From its headquarters at 2 More London Riverside by the banks of the River Thames, the HgCapital team is able to enjoy a stunning view. On this day in particular, that view takes a lot of beating: the sun is shining, the sky is blue and pedestrians are ambling sedately past rows of decorative fountains. Despite gloomy news coverage of everything from economic woe to potential flu pandemics, it's possible to believe for a moment that all is well in the world.
Gazing out at this benign scene from the large glass window of a meeting room is a quartet of European mid-market investment specialist HgCapital's key personnel: chairman Ian Armitage, chief executive and head of the TMT sector team Nic Humphries, client service and fundraising head Craig Donaldson and head of portfolio management Lisa Stone. To imagine that the assembled group is equally as carefree as those strolling beneath the window might be stretching credibility. After all, we are – lest we forget – in the middle of what Armitage goes on to describe as “the mother and father of all recessions”.
But despite this being what is often delicately described as a “changed world”, some of the optimism generated by the spring warmth is clearly shared within these walls. A sense of relish evident, Armitage insists that current market conditions – bleak as they may be in many ways – nonetheless represent “a great buying opportunity”.
Such an opportunity last arose, Armitage continues, in the early 1990s – and he recalls with regret that it was one the firm missed. At the time, Hg predecessor Mercury Development Capital (MDC) was part of UK fund management company Mercury Asset Management (MAM). The firm raised its first institutional fund in 1987, but the momentum was not destined to last.
“By 1989,” says Armitage, “it was clear that we had made a poor start. I took over [as chief executive] in 1990 and the fund was in bad shape. With Frances Jacob [current Hg Capital chief investment officer], we dug it out of a ditch. But we missed a period around 91/92 where it was a great time to invest. The proverbial monkey with a typewriter could have made money at that time.” One indication of the hard work involved in turning round the fund was the fact that the next fund was not closed until 1997 – some ten years after the raising of the prior vehicle.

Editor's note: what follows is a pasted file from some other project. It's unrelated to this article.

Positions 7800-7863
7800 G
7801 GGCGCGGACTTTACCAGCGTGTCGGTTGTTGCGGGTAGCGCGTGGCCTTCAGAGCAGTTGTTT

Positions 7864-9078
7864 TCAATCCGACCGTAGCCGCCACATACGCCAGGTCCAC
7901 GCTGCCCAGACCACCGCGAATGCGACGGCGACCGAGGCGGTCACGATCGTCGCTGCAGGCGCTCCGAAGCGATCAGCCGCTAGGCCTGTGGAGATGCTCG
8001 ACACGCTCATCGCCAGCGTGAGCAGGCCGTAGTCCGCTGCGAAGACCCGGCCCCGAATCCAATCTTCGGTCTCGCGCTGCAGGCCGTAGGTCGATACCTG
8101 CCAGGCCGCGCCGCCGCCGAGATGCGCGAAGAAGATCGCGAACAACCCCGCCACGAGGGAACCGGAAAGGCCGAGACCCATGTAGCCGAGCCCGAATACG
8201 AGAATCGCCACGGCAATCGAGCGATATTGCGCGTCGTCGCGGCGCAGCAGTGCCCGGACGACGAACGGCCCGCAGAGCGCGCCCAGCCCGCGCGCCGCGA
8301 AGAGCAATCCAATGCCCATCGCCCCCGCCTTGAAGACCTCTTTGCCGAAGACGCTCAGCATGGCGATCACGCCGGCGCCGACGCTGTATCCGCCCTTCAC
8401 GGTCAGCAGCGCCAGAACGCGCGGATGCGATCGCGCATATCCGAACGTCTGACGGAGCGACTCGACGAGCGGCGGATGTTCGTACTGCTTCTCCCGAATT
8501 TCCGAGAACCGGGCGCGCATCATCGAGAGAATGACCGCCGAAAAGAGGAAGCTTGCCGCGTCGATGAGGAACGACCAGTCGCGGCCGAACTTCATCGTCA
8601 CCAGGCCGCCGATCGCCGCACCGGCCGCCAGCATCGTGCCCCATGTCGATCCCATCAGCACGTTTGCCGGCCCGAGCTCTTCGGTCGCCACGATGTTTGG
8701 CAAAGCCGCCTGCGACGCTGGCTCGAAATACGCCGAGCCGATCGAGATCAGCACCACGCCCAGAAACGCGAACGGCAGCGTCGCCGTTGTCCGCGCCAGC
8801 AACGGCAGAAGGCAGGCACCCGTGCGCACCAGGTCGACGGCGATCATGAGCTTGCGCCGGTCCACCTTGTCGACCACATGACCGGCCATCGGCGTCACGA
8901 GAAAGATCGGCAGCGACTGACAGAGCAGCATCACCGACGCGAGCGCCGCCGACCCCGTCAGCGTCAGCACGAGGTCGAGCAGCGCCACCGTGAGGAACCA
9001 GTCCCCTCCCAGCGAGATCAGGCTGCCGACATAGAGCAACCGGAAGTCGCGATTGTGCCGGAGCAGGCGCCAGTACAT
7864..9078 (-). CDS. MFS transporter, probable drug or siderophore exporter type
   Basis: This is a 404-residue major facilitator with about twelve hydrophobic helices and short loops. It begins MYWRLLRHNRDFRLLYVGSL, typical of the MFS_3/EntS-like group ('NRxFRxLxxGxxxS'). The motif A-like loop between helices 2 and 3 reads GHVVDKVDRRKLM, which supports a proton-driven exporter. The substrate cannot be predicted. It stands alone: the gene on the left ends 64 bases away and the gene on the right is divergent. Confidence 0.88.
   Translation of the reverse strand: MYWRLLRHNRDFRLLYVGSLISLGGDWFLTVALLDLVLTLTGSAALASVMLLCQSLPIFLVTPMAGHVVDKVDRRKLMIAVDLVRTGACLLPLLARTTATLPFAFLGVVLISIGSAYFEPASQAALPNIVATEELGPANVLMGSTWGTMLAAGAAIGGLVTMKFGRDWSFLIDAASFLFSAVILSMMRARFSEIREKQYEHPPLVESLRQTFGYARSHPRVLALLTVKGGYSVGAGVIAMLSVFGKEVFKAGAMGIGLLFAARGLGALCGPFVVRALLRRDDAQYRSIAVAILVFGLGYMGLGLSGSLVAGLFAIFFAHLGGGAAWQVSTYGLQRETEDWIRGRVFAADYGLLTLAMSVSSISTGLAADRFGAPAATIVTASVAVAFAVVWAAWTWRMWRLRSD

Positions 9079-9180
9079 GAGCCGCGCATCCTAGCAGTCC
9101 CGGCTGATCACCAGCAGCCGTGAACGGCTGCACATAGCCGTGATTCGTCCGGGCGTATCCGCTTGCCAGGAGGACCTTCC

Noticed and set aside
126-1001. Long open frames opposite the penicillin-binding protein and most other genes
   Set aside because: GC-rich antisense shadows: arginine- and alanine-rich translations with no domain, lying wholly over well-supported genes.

FREE AT LAST
It was in the same year as the 1997 fund closed that investment bank Merrill Lynch acquired MAM. Three years later the Mercury team had the opportunity to spin out and, in 2000, the independent HgCapital was born. Armitage says he now felt free from constraints. As a captive firm “there had been budgetary controls [meaning an inability to invest more in a resource-based approach], a lack of carried interest and the consequent difficulty of hiring the best people”.
We missed a period around 91/92 where it was a great time to invest. The proverbial monkey with a typewriter could have made money at that time
In fact, Hg had managed to lure a few key professionals prior to 2001 based “on the potential for a spinout”. The skills being sought were the result of soul-searching by Armitage and others as to the type of firm they wanted HgCapital to be – as a consequence, some key decisions were made. The firm would, for example, remain focused on the European mid-market and have a sector-based approach. Other conclusions were equally as critical – and explain the presence of two people gathered round the table today. Stone joined in 1999 from UK motor parts firm LucasVarity, where she had been director of strategy and business planning, to spearhead portfolio management. The following year, Donaldson was brought into the fold from Prudential Global Asset Management in the US – where he had marketed alternatives funds to non-US institutions – because it was decided the firm should have a dedicated in-house fundraising resource. Going forward, “portfolio management” – as it's now commonly known – would be fundamental to the HgCapital philosophy. At the time of Stone's arrival, however, it was a function that didn't have a label. Stone recalls it arose from the belief that “within mid-market companies there were many things you could do to improve performance by working closely with them to maximise sales, improve operating margins and strengthen management teams.”